Likewise, two of JMU’s offensive rebounds came after the first rebound off a Kitts block. Since Kitts was already challenging the shot, it left him in a bad position to get the board. If you discount the two rebounds that ended up out of bounds and the long rebound to JMU guard Chad Jackson off a three pointer, this leaves three offensive rebounds Kitts had a shot at and did not grab. That is a pretty good day against James Madison’s imposing frontline.
In measuring Kitts’ impact Saturday, you also have to look at the night of JMU center Denzel Bowles. Bowles ranks third in the conference in scoring, averaging 17 points per game. The Tribe held Bowles to only 14 points Saturday, but only six of those points came with Kitts in the game. And two of those six points came after Kitts had already blocked a JMU shot, leaving him out of position to successfully challenge Bowles.
Every single statistic points to the fact that Kitts had a great game versus James Madison, which is what, I’m guessing, drives Shaver crazy because he knows the senior could be this good every game. But Kitts seems to raise his game only versus elite competition.
Don’t believe me? Take a look at some of the data from last year (we won’t use Kitts’ performances from the beginning of this season because last year’s data provides a larger sample size). According to kenpom, the Tribe played 13 teams last season who ranked higher than the College’s 117th place ranking in the country. In those 13 games, Kitts averaged 7.38 points and 6.38 rebounds per game. In the 20 games against teams who ended the year ranked lower than the Tribe, Kitts averaged 6.35 points per game and 6 rebounds per game.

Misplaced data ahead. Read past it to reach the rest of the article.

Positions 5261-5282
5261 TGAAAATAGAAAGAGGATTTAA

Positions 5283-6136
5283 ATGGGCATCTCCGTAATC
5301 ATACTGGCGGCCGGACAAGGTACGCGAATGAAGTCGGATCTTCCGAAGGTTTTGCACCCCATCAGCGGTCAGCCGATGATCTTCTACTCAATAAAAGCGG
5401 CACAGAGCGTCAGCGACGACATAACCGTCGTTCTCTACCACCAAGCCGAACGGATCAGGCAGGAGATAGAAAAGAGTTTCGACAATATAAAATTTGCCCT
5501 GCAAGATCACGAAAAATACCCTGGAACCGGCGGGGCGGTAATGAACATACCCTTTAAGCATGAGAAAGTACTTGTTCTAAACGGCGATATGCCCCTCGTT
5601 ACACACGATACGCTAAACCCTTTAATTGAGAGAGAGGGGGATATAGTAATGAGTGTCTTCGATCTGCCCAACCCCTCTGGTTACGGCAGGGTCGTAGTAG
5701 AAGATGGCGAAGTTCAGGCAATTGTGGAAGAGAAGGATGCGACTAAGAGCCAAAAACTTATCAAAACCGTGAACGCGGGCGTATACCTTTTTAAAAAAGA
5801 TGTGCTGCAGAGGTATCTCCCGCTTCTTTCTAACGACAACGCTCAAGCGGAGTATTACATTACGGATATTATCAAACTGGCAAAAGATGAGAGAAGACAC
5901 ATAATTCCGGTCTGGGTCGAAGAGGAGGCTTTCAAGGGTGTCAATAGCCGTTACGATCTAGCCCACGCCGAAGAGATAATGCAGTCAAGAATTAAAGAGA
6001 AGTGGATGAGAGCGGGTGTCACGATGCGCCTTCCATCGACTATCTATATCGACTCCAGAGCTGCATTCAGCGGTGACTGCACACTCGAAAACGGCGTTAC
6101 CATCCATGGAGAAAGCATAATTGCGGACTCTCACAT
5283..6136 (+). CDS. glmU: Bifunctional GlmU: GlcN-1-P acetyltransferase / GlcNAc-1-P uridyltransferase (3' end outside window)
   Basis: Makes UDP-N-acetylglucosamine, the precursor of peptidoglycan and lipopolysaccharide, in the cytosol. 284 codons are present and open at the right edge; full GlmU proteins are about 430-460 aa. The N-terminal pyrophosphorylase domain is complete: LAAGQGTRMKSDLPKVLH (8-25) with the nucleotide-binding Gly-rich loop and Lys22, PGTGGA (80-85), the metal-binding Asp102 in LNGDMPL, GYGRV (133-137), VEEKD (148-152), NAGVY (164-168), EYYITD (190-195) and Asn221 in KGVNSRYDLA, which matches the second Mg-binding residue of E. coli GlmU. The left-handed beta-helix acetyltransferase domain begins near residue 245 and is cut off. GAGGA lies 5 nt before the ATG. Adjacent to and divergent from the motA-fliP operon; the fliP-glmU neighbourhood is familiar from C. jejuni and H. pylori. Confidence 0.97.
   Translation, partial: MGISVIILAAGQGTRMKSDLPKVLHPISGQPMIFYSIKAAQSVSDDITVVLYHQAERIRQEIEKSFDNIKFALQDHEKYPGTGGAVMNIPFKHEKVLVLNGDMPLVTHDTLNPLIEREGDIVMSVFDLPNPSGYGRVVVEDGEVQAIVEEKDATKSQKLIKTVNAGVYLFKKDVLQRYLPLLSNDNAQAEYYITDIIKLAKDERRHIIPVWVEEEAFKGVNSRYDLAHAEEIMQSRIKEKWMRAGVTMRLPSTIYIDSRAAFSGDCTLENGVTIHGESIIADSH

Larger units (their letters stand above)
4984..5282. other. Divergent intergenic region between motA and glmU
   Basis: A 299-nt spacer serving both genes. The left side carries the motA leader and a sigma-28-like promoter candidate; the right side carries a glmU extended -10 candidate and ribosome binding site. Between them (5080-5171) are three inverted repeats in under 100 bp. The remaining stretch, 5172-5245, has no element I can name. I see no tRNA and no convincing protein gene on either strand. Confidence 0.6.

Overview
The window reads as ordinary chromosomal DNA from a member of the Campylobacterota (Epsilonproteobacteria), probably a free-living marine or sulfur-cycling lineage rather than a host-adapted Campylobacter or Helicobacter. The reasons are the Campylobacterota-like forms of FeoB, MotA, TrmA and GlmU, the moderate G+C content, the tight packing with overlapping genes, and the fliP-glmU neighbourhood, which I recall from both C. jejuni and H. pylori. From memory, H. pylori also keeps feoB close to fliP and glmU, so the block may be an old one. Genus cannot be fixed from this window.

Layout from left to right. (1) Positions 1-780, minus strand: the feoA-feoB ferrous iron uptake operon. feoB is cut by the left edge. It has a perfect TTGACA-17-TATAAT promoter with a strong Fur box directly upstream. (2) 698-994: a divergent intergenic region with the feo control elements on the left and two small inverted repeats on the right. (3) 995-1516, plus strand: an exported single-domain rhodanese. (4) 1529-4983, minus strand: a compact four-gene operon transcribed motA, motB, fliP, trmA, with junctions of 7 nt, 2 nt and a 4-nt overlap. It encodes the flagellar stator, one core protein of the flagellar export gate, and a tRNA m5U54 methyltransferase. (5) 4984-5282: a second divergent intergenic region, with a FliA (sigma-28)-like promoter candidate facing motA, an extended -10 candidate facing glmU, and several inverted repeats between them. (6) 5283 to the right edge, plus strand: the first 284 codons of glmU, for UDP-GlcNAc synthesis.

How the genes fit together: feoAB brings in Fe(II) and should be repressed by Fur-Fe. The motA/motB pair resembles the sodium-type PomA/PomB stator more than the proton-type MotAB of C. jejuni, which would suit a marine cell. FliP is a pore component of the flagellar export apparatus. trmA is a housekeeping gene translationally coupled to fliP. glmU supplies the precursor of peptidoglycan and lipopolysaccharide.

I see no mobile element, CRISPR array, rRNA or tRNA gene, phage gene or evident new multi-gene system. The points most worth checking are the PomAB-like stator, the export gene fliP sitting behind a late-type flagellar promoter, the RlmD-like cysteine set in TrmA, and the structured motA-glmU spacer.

The difference in those numbers does not appear statistically significant. But, if you throw away Kitts’ three games against Old Dominion, who was the 10th best defensive team in the country last year and who owned the Tribe, Kitts averaged 8.3 points per game and 7 rebounds a game in ten games against teams who finished better than the Tribe. In the other 23 games, Kitts averaged 6.09 points per game and 5.78 rebounds per contest.
Now these numbers appear significant. And it is not like Kitts played more minutes against the better teams. He averaged 22.9 minutes in the games against better competition while averaging 21.87 minutes against the lesser competition and Old Dominion. Also, the teams who finished ahead of the Tribe were not bad defensive teams. Those opponents finished with an average rating of 43rd in adjusted defensive efficiency, while the other opponents finished 176th in the country, even if you include ODU’s stellar ranking in that group.
Now these numbers are not exact and are a pretty small sample size. However, they seem to point to a conclusion that Shaver, and to his credit, Kitts seem to recognize. After Shaver left the podium Saturday, Kitts was asked his reaction to his coach’s comments.
“He has been saying that for four years, to play harder,” Kitts replied. “I’ve heard that a bunch and it is something I have to work on.”
Kitts looked at teammate JohnMark Ludwick, who was seated to his left, and smiled as his gave his answer. It was like both teammates were recalling the thousands of times Shaver must have asked Kitts to exert more effort in practice or games or in film study over the year. It was not a mocking smile, but a knowing one. It was a smile of someone who recognizes his own faults.
And that is what is fascinating about Marcus Kitts to me. An incredibly smart player Kitts seems to know what he needs to do to be the best player he can possibly be. He also seems to recognize that with such a young backcourt, the Tribe’s season might ultimately rest on his performance in the CAA Tournament.
Whether or not he can consistently raise his game, giving the Tribe a solid inside presence night in and night out—well, that remains to be seen.